From the lower peak, the trail descends briefly before once again follow a steep ascent. Looking back across to the lower peak, I could see Alissa exploring in the area, and she would later tell me that she saw eagles soaring on the thermals as well as many of the same lizards I would encounter with increasingly frequency closer to the summit.

The trail once again levels out at a lower peak, providing a fantastic view of the rocky summit ahead. Up to this point, the trail had been a fairly simple if continuous climb up a series of steps and slopes similar to Bluff Knoll, however the route to the summit does become increasingly rugged, with some scrambling required.

The most challenging point of the walk is a scramble up a stepped section of rock. Although the steps appear to provide fairly easy footings, the rounded edges and narrow ledges make this a bit harder than it would appear, and it was made a little more difficult due to the rocks being wet from rain in a few places.

My advice for this kind of thing is simple and common sense - if you take your time, it should be achievable for most able-bodied people to complete the scramble, however err on the side of caution if the rocks are very slippery and wet, or the weather conditions are not conducive to climbing.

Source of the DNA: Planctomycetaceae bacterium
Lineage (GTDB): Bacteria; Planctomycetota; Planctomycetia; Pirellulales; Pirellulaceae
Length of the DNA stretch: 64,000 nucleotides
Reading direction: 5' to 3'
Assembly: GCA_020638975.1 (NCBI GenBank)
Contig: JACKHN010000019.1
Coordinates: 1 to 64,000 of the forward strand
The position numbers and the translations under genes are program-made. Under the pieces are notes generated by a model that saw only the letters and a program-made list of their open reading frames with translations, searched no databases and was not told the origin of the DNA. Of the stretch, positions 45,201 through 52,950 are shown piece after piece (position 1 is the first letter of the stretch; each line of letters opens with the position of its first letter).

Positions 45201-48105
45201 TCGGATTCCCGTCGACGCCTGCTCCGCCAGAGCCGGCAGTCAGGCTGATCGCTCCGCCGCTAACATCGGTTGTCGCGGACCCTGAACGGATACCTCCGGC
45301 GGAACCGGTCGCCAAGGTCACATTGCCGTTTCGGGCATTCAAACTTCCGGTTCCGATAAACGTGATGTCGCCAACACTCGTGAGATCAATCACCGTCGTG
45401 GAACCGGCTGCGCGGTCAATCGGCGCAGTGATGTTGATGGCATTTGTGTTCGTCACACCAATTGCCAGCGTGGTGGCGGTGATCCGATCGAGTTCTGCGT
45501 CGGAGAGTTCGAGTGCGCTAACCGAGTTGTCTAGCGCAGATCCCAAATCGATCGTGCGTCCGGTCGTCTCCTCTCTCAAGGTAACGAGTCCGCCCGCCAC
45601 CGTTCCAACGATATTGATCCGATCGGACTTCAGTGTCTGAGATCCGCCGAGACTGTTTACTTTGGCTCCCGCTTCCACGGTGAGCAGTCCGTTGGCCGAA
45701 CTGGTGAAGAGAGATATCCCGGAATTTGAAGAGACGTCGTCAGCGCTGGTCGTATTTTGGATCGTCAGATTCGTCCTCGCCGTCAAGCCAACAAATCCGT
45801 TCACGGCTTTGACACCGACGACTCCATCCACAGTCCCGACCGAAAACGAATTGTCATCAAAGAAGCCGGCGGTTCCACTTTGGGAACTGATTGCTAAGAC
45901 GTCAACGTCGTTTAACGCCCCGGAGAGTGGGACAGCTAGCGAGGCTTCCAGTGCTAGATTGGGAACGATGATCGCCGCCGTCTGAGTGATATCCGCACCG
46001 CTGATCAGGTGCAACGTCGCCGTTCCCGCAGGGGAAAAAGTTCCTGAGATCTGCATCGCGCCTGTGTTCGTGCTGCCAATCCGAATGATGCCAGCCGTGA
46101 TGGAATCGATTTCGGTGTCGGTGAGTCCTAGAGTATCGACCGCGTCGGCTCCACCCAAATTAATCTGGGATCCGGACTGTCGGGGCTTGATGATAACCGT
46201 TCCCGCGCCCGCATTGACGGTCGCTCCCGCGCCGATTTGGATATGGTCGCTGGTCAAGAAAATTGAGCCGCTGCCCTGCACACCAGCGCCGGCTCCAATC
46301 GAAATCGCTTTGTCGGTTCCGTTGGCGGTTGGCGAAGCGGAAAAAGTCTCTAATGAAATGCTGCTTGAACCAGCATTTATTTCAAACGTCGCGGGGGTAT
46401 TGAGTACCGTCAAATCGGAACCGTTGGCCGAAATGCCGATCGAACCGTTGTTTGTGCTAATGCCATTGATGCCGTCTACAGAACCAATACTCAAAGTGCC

As I continued up to the summit, I would continually see lizards darting away as soon as I approached. A few of the lizards seemed less aware of my presence, with one allowing me to get fairly close to take the photo above.

The track once again levels out as it reaches the summit, with the approach being similar to the way the summit of Mt Trio is hidden just around the corner from the trail.

Little more than 50 minutes after starting the walk, I made it to the summit of Mt Hassell.